Painting the Town - Page 3

When mosaic master Alfonso Pardiñas lit up the Bay Area with his colored glass and lively personality
Painting the Town
This mural, designed by artist Jean Varda with mosaics by Pardiñas, was installed at the main entrance of the Stockton Library.
Painting the Town
Pardiñas working on another Varda piece.
Painting the Town
Designed by Varda with mosaics executed by Pardiñas, this mural appeared at the main entrance to the Villa Roma Motor Motel, a now-demolished building designed by Eichler architects Anshen and Allen in San Francisco's North Beach. The mural survives, today on display in Sausalito's Marinship Park.

Sizemore points out that, in the Bay Area at least, Pardiñas was perhaps the largest creator of mosaics by volume. "In terms of public mosaics, I think he was probably brokering the biggest deals, because he had the corporate and the municipal deals," she says.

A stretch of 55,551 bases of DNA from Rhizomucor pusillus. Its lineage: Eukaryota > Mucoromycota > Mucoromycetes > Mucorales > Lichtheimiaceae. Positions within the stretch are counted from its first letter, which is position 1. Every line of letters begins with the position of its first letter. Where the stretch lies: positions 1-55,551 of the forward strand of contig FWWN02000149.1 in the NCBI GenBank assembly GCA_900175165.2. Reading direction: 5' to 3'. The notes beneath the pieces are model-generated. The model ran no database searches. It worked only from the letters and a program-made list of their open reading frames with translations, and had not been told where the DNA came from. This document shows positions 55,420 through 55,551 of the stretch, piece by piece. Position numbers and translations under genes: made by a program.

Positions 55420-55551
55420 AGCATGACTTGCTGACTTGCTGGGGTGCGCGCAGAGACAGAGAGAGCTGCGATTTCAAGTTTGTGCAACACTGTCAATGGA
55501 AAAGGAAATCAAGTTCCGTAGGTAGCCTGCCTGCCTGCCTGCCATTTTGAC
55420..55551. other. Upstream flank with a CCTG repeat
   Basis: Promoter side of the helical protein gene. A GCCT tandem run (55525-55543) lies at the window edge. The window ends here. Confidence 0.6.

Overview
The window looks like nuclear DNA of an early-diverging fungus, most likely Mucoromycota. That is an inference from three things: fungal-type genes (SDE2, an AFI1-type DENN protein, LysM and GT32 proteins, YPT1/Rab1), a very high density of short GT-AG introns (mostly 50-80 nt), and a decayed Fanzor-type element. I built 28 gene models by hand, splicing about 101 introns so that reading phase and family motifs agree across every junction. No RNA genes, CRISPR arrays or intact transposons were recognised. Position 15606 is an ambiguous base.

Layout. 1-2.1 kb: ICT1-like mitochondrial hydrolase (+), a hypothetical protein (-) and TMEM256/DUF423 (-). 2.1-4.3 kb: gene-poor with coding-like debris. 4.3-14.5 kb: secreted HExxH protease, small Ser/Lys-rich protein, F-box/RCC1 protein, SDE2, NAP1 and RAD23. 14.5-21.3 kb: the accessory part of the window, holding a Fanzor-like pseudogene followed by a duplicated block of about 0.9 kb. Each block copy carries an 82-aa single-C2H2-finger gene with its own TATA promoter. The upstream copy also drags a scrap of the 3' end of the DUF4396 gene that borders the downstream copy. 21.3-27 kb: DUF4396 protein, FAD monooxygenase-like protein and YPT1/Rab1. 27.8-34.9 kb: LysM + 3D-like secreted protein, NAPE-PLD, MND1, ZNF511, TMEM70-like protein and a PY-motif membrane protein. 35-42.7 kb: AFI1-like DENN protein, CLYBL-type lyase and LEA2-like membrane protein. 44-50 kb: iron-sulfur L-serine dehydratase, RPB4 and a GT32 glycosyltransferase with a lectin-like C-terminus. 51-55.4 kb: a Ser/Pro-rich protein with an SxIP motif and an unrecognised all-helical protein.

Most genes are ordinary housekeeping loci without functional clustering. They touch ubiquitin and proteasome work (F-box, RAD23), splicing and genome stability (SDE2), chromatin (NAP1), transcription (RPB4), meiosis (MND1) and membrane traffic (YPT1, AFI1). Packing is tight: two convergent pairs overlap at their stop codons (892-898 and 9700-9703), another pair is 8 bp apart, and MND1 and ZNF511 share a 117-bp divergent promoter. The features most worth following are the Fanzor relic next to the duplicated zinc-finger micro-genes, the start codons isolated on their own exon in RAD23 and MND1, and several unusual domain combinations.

Even his essentially single-color mosaics were special, thanks to his attention to subtle changes in hue, shape, and the play of light. "It was the way he could make color come alive," Ilka says. "If it's red, it's not just all red. He made the color jump and come alive, vibrant."

"He was very busy," brother Guillermo Gutierrez says. "He was making a million dollars."

It's not surprising, perhaps, that Pardiñas has dropped out of the history books. From the start he was a man—or rather a boy—of mystery. Even today, some 'facts' about his life are closer to myth.

Did Alfonso work with such luminaries of Mexican art as Rivera, Siqueiros, and O'Gorman while still living with his parents in the Mexico City neighborhood of Coayacán?

No, says Gutierrez, who was three years younger, and followed Alfonso to the states, where he worked with him for a year or two laying tile. Gutierrez says Alfonso learned the tile trade after serving stateside in the U.S. Army during World War II.

About mosaic work, Gutierrez says, "He learned it himself." "He was very, very, very smart," says Gutierrez, tapping his head to illustrate.

As a boy, one of six children in a poor family, Alfonso was "very wild, but not bad," Gutierrez says. Like his dad, a ticket taker, Alfonso worked at the Cine Rex movie house. Alfonso briefly attended high school, Gutierrez says.

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